MILWAUKEE -- After sweeping a five-game homestand to take a commanding lead in the Central Division, the resurgent Detroit Pistons take their show on the road Wednesday night when they face the Milwaukee Bucks at the Bradley Center.
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At 10-3 on the season, Detroit is off to its best start since 2005-06, when the Pistons opened the season 11-2.
They've been dominant at home this season, winning seven of eight games at Little Caesar's Arena, but are 3-2 on the road.
"You just move on to the next chapter," Pistons coach Stan Van Gundy said. "Nine of 11 on the road and the next three games are on the road against teams that you beat at home, so now they want back at you. The challenges just keep mounting, but you put wins the bank."
Detroit's surprising start has been fueled by Andre Drummond and Tobias Harris.
Harris, who spent his first 1 1/2 NBA seasons with the Bucks, earned Eastern Conference Player of the Week honors after averaging 21.3 points and 7.7 rebounds last week and leads the Pistons this season with 20.1 points per game while ranking fourth in the league in 3-point shooting percentage at 50.6.
Drummond leads the league in rebounding this season, grabbing 15.6 per game, and has at least 12 in each of his last 13 games. His assists numbers are up as well this season as he transitions into a point-center role in the motion offense Van Gundy installed over the summer.
"I'm excited about my new role and I'm way more involved in the offense," Drummond said. "I'm able to make plays, find my teammates open, and it puts pressure on the defense.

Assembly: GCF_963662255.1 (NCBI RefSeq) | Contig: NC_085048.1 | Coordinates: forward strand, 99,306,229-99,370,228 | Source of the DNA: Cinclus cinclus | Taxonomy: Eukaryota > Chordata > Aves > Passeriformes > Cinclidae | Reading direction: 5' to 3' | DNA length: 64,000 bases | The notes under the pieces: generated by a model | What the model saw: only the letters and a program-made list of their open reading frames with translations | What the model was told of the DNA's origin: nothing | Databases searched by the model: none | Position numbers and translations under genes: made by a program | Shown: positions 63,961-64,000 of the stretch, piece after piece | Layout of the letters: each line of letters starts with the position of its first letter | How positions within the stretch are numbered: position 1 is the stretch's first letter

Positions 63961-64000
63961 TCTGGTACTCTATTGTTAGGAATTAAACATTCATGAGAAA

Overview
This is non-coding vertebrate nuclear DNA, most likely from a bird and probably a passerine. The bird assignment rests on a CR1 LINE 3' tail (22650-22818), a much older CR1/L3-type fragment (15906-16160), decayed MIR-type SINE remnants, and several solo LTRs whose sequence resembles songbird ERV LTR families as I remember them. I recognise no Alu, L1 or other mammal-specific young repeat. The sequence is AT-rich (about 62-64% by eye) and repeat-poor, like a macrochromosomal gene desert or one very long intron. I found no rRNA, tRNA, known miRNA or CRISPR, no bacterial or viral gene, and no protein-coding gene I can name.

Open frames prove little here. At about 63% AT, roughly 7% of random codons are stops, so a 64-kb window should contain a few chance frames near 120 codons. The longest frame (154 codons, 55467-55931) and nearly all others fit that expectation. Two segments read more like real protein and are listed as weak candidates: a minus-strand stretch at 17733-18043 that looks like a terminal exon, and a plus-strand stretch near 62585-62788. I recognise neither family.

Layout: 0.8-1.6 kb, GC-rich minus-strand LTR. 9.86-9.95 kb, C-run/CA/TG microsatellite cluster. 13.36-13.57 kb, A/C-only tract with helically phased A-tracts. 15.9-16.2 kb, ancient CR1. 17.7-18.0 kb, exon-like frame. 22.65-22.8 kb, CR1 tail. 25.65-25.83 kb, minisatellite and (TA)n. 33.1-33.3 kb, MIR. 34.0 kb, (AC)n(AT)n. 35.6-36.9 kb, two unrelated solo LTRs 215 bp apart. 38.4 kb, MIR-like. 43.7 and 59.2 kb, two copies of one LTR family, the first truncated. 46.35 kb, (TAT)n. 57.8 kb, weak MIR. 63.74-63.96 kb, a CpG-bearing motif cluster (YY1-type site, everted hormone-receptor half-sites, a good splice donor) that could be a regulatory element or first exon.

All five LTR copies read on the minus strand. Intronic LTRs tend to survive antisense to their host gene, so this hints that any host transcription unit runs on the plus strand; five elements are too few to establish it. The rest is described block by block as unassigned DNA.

"It gets real stagnant sometimes when you watch basketball … one-on-one, pick and roll and big guys are standing around doing nothing. When you see constant ball movement the way we've been playing, it's fun for all of us. Everybody is getting shots."
The duo came up big in the last meeting with Milwaukee.
Drummond scored 14 of his 24 points in the third quarter and Harris knocked down three 3-pointers to finish with 13 points as the Detroit beat the Bucks 105-96 snapping a three-game losing streak to their divisional rivals.
But the Bucks are a significantly different team than they were Nov. 3. The day after that meeting, the Bucks acquired Eric Bledsoe in a trade with Phoenix and have won three in a row since the veteran guard joined the team.
"I would have liked him stay in the West because he's a really good player," Van Gundy said of Bledsoe. "That's another element to (the Bucks) so I didn't like that, but I have no control over it so I don't worry about it."
Bledsoe is averaging 13 points despite shooting just 37.8 percent from the floor. Those numbers are pretty good when you consider that Bledsoe had gone two weeks without playing after having a falling out with the Suns.
A right knee contusion suffered Saturday against the Lakers made him a game-time decision for Milwaukee's game Monday night against Memphis, but Bledsoe made his third straight start and played 27 minutes, finishing with 15 points in a 110-103 victory.
"My legs feel good," Bledsoe said. "Any time you win, you don't feel anything, so I'm happy about that. We've just got to lock in when we play Wednesday at home to close another one out."
His presence has added another dimension for the Bucks, who continue to rely heavily on forward Giannis Antetokounmpo, the NBA's leading scorer with 31.3 points per game.
"He's a hell of a player," Van Gundy said. "Clearly they wanted another guy to push the ball and run pick-and-rolls, maybe take some pressure off Giannis having to handle the ball all the time."